Family history made it easier to get the dollars that shaped Theranos. The first million came thanks to the father of a childhood friend, a California neighbor. The man was Tim Draper, whose grandfather was one of the first venture capitalists in Silicon Valley. The Draper endorsement was enough to attract other large investments. In time, people like Bill Clinton, Carlos Slim, and Rupert Murdoch would buy shares. The company’s board of directors consisted of senators, high-profile businessmen, and even Henry A. Kissinger, the Secretary of State to Presidents Richard Nixon and Gerald Ford.
The company began publicizing its alleged science and technology breakthroughs in 2013, sparking investor fury at what seemed like a revolution in clinical studies. A 2015 report claimed that Theranos had raised $ 944 million in six investment rounds.
John Carreyrou, an investigative journalist for The Wall Street Journal (WSJ), described in his book Bad Blood (Bad Blood in the Spanish edition) a scene of a family reunion from when Elizabeth was 9 or 10 years old.
“What do you want to be when you grow up?” Someone asked him.
“I want to be a billionaire,” the girl answered without hesitation.
“Wouldn’t you rather be president?” The relative wanted to know.
“No, the president will marry me because I will have a billion dollars,” said the younger.
Two decades later, the childhood dream was fulfilled. In the middle of the last decade, Holmes entered the Forbes millionaires list with $ 4.5 billion. At 32, she was the first so young to join that select group without her fortune coming from inheritances or divorces. It wouldn’t last long on that Olympus. In June 2016, the magazine removed Holmes from the list and several newspaper publications were forced to recant and apologize for not having investigated what was happening inside Theranos.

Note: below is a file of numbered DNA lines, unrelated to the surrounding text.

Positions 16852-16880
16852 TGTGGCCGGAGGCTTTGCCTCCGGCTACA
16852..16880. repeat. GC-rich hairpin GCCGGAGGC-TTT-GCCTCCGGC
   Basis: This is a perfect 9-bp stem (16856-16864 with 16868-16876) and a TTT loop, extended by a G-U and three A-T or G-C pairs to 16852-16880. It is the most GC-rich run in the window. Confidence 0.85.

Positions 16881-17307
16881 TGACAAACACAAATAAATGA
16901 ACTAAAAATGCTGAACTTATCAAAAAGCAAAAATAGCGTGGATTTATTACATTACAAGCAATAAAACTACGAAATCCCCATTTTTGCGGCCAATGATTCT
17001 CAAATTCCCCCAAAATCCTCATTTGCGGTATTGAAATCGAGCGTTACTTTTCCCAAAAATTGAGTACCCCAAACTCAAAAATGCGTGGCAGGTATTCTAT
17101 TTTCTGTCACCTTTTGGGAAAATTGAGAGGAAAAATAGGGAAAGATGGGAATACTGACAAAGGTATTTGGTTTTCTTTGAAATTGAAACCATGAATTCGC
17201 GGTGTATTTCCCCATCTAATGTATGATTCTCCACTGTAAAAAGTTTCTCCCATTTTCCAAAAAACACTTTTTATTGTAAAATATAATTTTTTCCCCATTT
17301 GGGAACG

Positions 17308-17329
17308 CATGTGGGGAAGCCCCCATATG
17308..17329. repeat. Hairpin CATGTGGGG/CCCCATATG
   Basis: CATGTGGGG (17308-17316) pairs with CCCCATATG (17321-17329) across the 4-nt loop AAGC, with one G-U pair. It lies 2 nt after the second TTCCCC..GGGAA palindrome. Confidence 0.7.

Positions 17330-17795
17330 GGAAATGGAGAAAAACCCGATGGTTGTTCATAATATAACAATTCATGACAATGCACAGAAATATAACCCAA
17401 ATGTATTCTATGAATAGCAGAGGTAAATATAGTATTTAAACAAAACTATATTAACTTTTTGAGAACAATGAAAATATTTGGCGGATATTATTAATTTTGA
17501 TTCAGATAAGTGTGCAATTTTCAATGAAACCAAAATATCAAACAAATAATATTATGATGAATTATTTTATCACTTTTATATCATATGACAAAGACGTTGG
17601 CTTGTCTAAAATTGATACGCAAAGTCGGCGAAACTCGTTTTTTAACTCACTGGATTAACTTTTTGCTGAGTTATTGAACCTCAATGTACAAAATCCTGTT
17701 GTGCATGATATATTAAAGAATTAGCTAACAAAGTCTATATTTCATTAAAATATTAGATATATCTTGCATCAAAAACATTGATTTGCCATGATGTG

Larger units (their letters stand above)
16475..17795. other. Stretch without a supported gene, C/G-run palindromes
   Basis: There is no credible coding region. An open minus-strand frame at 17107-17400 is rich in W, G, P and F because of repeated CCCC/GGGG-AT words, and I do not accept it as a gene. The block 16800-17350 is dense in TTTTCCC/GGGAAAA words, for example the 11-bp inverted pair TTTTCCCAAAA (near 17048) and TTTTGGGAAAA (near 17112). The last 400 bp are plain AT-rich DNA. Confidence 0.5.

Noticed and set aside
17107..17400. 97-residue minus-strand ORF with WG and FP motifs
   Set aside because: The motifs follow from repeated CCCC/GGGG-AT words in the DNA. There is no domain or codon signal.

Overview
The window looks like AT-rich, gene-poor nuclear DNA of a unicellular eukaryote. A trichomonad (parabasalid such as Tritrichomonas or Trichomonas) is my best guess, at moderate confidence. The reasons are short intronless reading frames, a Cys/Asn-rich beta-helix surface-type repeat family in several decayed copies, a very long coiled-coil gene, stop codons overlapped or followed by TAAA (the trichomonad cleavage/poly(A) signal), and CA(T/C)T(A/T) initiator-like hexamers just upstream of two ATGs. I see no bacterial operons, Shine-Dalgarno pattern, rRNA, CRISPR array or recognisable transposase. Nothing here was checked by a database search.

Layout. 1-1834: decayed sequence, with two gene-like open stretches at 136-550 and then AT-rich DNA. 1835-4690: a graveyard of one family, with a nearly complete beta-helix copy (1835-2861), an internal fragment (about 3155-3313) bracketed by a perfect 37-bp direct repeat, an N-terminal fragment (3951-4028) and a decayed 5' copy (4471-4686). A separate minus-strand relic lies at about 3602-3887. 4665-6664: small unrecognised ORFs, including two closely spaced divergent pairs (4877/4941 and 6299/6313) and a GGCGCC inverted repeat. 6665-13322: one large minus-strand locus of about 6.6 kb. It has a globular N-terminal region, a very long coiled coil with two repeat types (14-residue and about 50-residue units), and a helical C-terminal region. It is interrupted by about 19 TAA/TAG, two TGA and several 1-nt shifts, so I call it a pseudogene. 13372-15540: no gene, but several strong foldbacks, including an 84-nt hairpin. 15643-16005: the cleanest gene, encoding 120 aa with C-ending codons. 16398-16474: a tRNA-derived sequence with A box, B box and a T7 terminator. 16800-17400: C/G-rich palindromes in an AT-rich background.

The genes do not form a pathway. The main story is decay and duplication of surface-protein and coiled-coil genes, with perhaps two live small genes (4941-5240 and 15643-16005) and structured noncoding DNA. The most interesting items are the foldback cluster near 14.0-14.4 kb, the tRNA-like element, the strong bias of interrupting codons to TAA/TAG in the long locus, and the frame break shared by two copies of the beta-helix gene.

According to what has been heard at the trial, voices from within the company were the first to warn that what was told to investors was not real. Chemist Surekha Gangakhedkar recounted in one of the sessions how scientists were pressured to validate tests that had not passed the studies necessary to be tested in people. Gangakhedkar worked at the company for eight years, until 2013, when an agreement was signed with the Walgreens pharmacy chain to offer blood tests at 41 locations in Arizona and California for $ 2.99. “I was afraid that things would go wrong and that they would blame me for it,” he said in court. Walgreens broke the deal in 2016, when it received hundreds of complaints from upset patients that they had not gotten what was promised.
Part of the money that the company raised went to monitor and keep quiet the employees who left the ship. A private detective firm received $ 150,000 to follow in the footsteps of two young men who resigned disenchanted with what they saw, Erika Cheung and Tyler Schultz. Cheung, who spent six months at Theranos, said last week that the famous analysis machines that promised analysis in minutes took up to 14 hours to calibrate and another 12 to program to the necessary quality control standards. “There were employees who slept in their cars because of the long wait,” he said. She also said she feared for her safety after being followed by two men. Cheung and Schultz served as sources for Carreyrou’s WSJ reporting. Their testimonies were instrumental in bringing down the house of cards created by Elizabeth Holmes, who has seen her legend evaporate.